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“Riding motorcycles only really becomes dangerous when you ride beyond your ability.” My riding instructor used to say “Well that and when some berk doesn’t see you, but you can’t do much about that.”

Since this was drilled into me and because I’ve got at least a vague sense of self-preservation (on motorbikes, anything else is fair game) I don’t tend to get talked into doing something I’m not comfortable with, well mostly. As part of Honda’s organised event at Silverstone there was the chance to do some laps on the bikes. The selection of bikes was, well it was a selection of different coloured Fireblades.

A Fireblade, in silver

A Fireblade, in silver

Now the Fireblade has a bit of a reputation, it’s almost given as the definition of a bike you shouldn’t get until you’ve got a few miles under your belt. So as I threw my leg over it I said a little prayer to Thor and Ogri and set off.

At first it wasn’t so bad, it had be beautiful purr of an engine that isn’t even trying and yet you are already going stupidly fast and like the CBR 600 RR it felt nimble and light the moment it started moving. The first corner wasn’t too bad either, we weren’t going that fast and while it was a bit cold it wasn’t awful. With the first few corners out of the way and a lovely straight ahead I thought I’d give the bike a bit of a twist to see what it could do.

My throat hurt, this motorcycle accelerated so fast that it made my throat hurt. It didn’t just feel like it was about to take off, or that I could barely hold on it was something else. It was brilliant, and way beyond what I could handle and then it started snowing.

Yes snow, I’d been around Donington in the rain and so Silverstone had to go one better and snow. I dread to think what Brands hatch will do.

The rest of the track session was spent in well, blind terror. Not because the Fireblade is so unmanageable, it’s not, for something so powerful it’s very well behaved. It’s just that not only was the track cold, now the weather had decided to combined a gusty crosswind with some light snow and a bit of rain. I would have made a mess in my trousers if I hadn’t been worried that it would have affected the delicate balance of the bike and thrown me off.

A few, not exactly brisk laps (but still rather faster than I would have liked) later I got off the bike and felt simultaneously more and less of a man. I’d had the absolutely limits of my riding tested and I’d spent a lot of the time rediscovering god – it’s hard to be an atheist when the rear-wheel is hopping around as you approach a corner a little bit too fast. At least I wasn’t dead, and more importantly I hadn’t dropped the beautiful motorcycle.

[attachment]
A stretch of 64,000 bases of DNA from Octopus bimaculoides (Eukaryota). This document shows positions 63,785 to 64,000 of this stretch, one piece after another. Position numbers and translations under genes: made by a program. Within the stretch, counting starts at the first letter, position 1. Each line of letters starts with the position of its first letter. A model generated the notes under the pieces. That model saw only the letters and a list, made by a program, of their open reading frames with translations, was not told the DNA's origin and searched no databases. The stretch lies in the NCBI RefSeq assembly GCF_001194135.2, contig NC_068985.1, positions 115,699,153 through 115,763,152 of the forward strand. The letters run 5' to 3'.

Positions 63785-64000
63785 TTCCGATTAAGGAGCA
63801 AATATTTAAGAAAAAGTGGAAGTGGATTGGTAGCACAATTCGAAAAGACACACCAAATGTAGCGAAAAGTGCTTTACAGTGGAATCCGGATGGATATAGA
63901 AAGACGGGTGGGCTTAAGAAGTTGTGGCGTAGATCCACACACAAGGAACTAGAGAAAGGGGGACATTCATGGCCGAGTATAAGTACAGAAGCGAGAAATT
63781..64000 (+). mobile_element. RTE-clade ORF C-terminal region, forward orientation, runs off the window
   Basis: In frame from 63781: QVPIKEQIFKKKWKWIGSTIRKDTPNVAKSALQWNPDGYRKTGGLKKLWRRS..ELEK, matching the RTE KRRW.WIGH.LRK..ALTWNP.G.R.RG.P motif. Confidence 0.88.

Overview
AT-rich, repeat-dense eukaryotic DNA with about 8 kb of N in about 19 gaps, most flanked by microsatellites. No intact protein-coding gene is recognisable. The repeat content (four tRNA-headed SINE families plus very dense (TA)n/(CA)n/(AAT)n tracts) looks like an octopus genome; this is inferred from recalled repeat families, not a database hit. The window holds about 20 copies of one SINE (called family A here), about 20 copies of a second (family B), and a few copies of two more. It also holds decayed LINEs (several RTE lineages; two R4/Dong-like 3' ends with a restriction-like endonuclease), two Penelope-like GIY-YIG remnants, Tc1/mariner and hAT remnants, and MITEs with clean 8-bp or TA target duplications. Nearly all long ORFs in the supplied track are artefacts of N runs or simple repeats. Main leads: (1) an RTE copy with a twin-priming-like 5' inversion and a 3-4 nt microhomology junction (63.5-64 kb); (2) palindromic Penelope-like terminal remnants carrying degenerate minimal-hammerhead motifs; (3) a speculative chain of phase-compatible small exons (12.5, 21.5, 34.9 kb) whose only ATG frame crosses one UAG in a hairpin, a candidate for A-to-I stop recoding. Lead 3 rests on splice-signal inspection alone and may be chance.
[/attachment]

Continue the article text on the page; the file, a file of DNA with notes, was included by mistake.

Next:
I’m not sure I’d want a Fireblade, or at least, perhaps not as a winter ride but perhaps now I’ve had a snow-bound track day on one everything else will seem rather sedate and sensible. They do look rather good in red.

Well the motorbikes have arrived and been unloaded the one based around the Villiers engine (I really should get around to naming these motorcycles) is looking a little bit worse for wear but that’s only because it hasn’t been used in ages and has been stored in a shed.
It is a lovely little bike, it just needs some love.

It is a lovely little bike, it just needs some love.

I used to ride this bike in classic trials with my dad on the other one, it’s really light and was even made road-legal briefly. Large parts of this bike were made by hand so it served as a prototype for the next more powerful motorbike. The engine is a 250cc two-stroke affair and the gearbox was a bit of a nightmare or at least that is how I remember it.

Even more exciting than the Villiers was this bike, as you may have noticed I have given it a quick wash. When it arrived it still had the mud on it from when I was on it last.

The motorcycle, after being given a quick wash

The motorcycle, after being given a quick wash

Cameron (who had picked it up for me) had noticed that it’s got a bit of an oil leak which is a real pain. It seems to be in the sump, but since this is a hand built bike there isn’t a manual I can get hold of – it was designed on the back of cigarette packets and the corners of newspapers.

Even though it was really naughty I couldn’t resist firing it up, mostly to see if I could remember the sequence you have to go through to start it. It fired up almost instantly and rolled over beautifully, the exhaust note is deep and powerful like Thor laughing and it brought back a flood of memories. Today feels like Christmas.

I’m going to have to sort out the leak fast as it’s a real struggle to resist riding it about and I’m also going to have to work out what sort of oil I should put in it. Anyone got any ideas?
Oh and if you’d like to read a bit more about the second bike and it’s construction have a look here

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